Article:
The other day at Daily Nous, Justin asked about so-called “Sleeping Beauty” papers in Philosophy:
“Sleeping Beauty” papers “lie dormant for years before experiencing a sudden spike in citations as they are discovered and recognized as important.” A recent article in Nature discussed scientific papers that have slumbered for decades … Are there sleeping beauty papers in philosophy? (I mean, of course, besides that paper of yours from a few years back that no one has cited…yet.) Which have slumbered the longest? Who was their “prince”?
I’ve been doing some work with citation data in Philosophy. A few months ago I put up a post showing some preliminary results from the analysis, focusing on how gender gaps seem to open up across the distribution of citations to articles in a few high-prestige, nominally generalist journals in the field. (Citations are measured using Web of Science’s database of publications and citations in the peer-reviewed literature.) Since then I’ve expanded the dataset a bit, so that it now covers all papers published in Nous, the Journal of Philosophy, Mind, and the Philosophical Review between 1990 and 2014, including Nous’s various supplements. There are about 2,760 articles all told. I’ve also gotten cumulative citation data for all these papers, which allows me to examine growth patterns in citation to articles over time. By the by, it also allows me to identify “sleeping beauties”, if there are any. Now, a true Sleeping Beauty might be much older than this time window, and perhaps some classics from the 1950s, or the 1590s, will wake in the literature any year now. But I think it’s still interesting to see what’s happened over a quarter-century of citation.
As noted in the earlier post, these data suggest citation in Philosophy is both relatively sparse and heavily skewed. A fifth of all papers in the dataset are never cited, and just over fifty percent are cited five times or fewer. So what we’re looking for are papers that both turn out to be highly-cited (in this case, say, that end up with thirty or more citations), and that get there after a relatively long wait to be noticed. Here’s a figure that shows those articles.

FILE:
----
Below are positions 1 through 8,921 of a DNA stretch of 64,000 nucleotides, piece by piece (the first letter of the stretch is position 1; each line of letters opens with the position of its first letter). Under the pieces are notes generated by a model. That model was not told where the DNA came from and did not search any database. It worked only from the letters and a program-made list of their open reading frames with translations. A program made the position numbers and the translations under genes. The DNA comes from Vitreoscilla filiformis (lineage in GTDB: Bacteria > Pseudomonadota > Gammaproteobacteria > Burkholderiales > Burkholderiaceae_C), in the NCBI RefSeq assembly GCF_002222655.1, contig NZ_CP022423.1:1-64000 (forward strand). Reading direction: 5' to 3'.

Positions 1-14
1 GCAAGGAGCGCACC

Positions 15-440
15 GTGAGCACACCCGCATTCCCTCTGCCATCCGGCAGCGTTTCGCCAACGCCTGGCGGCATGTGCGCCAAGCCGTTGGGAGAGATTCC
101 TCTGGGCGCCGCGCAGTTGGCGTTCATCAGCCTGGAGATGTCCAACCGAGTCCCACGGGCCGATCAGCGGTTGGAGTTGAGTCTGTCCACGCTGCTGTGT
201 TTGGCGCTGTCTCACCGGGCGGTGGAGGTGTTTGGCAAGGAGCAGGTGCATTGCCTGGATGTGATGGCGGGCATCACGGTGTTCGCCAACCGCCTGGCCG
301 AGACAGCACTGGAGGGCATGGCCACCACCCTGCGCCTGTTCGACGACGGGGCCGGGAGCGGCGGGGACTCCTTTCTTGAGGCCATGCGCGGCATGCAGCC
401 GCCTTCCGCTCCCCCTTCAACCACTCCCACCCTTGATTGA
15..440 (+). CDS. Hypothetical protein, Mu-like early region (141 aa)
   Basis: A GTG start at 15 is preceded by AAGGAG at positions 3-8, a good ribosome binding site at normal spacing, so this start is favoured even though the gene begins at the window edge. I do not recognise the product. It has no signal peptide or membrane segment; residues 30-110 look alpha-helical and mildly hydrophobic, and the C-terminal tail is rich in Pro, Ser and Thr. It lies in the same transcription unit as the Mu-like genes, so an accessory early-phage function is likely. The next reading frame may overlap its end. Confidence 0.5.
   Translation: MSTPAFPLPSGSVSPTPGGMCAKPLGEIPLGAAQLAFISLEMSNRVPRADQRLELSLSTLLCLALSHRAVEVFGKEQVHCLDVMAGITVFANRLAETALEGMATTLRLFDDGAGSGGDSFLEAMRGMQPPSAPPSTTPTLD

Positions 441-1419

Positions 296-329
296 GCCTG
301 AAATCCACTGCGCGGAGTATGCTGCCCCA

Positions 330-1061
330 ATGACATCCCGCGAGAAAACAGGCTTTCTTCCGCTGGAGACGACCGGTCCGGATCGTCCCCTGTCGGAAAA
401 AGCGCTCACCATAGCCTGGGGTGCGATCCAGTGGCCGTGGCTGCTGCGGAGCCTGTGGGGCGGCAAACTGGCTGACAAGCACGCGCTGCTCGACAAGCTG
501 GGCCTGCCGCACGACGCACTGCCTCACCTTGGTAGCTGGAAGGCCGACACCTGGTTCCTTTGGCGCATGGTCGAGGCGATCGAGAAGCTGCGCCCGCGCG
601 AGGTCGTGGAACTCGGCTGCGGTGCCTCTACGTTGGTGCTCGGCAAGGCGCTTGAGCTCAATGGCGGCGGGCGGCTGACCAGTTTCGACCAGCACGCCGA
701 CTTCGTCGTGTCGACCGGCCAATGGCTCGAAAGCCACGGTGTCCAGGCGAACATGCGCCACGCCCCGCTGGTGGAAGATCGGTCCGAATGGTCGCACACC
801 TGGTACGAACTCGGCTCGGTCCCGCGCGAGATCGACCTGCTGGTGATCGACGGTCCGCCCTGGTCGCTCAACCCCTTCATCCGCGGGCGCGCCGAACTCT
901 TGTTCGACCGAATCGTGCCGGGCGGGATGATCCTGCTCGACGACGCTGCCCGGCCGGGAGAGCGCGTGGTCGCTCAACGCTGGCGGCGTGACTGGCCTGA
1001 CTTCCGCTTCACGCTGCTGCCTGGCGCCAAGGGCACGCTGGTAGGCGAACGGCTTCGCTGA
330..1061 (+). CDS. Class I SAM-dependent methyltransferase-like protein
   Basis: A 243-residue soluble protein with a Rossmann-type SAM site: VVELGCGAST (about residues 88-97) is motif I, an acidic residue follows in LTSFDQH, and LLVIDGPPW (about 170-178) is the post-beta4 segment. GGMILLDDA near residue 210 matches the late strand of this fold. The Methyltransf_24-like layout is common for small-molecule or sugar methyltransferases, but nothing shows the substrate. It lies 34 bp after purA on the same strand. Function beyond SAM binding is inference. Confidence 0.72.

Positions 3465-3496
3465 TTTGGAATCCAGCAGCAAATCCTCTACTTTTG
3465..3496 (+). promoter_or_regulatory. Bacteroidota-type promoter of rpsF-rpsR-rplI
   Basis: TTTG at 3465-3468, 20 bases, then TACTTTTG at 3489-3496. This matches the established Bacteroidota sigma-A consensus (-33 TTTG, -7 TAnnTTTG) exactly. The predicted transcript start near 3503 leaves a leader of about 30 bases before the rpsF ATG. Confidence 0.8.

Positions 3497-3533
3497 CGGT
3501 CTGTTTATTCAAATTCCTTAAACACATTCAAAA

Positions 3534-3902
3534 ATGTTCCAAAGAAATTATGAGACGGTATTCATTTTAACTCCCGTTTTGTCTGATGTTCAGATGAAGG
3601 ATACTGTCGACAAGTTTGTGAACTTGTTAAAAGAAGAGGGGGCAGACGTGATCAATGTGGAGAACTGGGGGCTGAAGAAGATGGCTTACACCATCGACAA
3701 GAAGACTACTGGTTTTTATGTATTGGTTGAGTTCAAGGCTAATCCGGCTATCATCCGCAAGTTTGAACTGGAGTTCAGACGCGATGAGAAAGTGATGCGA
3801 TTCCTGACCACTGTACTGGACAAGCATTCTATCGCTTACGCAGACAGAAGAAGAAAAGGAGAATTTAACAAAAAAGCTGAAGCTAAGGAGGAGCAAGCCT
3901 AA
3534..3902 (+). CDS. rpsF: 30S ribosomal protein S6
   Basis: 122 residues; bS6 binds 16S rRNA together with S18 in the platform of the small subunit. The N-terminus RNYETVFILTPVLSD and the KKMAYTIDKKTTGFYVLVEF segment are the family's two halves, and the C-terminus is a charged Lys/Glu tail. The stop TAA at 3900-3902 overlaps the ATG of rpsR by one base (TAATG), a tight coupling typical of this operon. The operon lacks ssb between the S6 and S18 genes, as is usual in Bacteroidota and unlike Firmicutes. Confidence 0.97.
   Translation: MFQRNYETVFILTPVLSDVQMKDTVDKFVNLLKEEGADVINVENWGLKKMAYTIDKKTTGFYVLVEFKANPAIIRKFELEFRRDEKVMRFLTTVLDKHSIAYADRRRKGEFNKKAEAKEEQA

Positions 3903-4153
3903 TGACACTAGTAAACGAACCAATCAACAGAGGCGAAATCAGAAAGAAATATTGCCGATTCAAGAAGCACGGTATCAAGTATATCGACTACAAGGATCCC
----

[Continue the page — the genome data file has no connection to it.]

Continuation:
The figure shows smoothed citation growth curves for every article in the dataset with more than thirty total citations. The mass of grey lines are big-hit articles, most of which get off the ground quickly and keep accumulating citations at a fairly fast clip. They are slightly jittered to let you see individual trajectories a little better—although things are bad in the field, there are no articles that start life with negative citations. Note that, to bring out the growth patterns in the early years a bit better, the y-axis is on a log-scale. You can see that, almost without exception, successful papers start accumulating citations right away, with attention continuing to grow over time. Within this group, of course, there’s a fair bit of variation—some early successes top-out at 30 cites fairly early on, while others head off into the rarefied air of citation classics. At the other end, there are next to no papers that sit quietly for years before being discovered and then widely cited. I’ve highlighted the only four plausible candidates. They are,
- Michael G.F. Martin, “Perception, Concepts, and Memory”, Phil. Review (1992).
- Paul Benson, “Free Agency and Self-Worth”, J. Phil (1994.)
- Stewart Cohen, “Contextualism, Skepticism, and the Structure of Reasons”, Nous (1999).
- Mark Bedau, “Weak Emergence”, Phil. Review (1997).
Of those four, Bedau’s paper is the sleepiest beauty, as it went about a full decade without being cited at all, before climbing rapidly towards 50 cites in the six or seven years after that. It also seems to still be on an upward trend, unlike the papers by Benson and Martin. Cohen’s paper is closer in trajectory to Bedau’s, but got off the ground a little earlier in its life. But all of them went five years without a single cite, and a decade or thereabouts with five or fewer. All in all, sleeper hits are very uncommon. Most articles either get going right away or live quietly in obscurity forever.
As with the earlier analysis, bear in mind that while citations can come from anywhere in the peer-reviewed literature that Web of Science tracks, the dataset includes only articles published in these four high-status journals, and not the output of the field as a whole. Incidentally, a nice feature of this dataset is that the trajectory of any article in it can be plotted in this way. Perhaps I should open a consultancy for people who want to see how their papers are doing.